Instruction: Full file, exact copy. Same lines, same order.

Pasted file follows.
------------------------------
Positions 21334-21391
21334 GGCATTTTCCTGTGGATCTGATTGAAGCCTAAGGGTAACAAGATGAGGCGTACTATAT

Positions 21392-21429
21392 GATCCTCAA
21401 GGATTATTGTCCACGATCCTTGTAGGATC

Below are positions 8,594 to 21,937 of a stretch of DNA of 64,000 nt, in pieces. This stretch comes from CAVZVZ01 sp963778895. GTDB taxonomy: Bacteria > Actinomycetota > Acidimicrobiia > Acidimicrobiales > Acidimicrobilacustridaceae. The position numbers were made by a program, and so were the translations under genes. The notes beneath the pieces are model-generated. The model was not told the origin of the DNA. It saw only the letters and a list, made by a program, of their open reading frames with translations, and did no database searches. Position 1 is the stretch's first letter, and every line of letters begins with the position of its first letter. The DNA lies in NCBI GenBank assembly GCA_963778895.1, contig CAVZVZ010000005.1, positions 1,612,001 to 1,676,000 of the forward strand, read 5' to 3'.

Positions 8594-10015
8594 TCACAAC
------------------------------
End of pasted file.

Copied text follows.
Positions 21334-21391
21334 GGCATTTTCCTGTGGATCTGATTGAAGCCTAAGGGTAACAAGATGAGGCGTACTATAT

Positions 21392-21429
21392 GATCCTCAA
21401 GGATTATTGTCCACGATCCTTGTAGGATC

Below are positions 8,594 to 21,937 of a stretch of DNA of 64,000 nt, in pieces. This stretch comes from CAVZVZ01 sp963778895. GTDB taxonomy: Bacteria > Actinomycetota > Acidimicrobiia > Acidimicrobiales > Acidimicrobilacustridaceae. The position numbers were made by a program, and so were the translations under genes. The notes beneath the pieces are model-generated. The model was not told the origin of the DNA. It saw only the letters and a list, made by a program, of their open reading frames with translations, and did no database searches. Position 1 is the stretch's first letter, and every line of letters begins with the position of its first letter. The DNA lies in NCBI GenBank assembly GCA_963778895.1, contig CAVZVZ010000005.1, positions 1,612,001 to 1,676,000 of the forward strand, read 5' to 3'.

Positions 8594-10015
8594 TCACAAC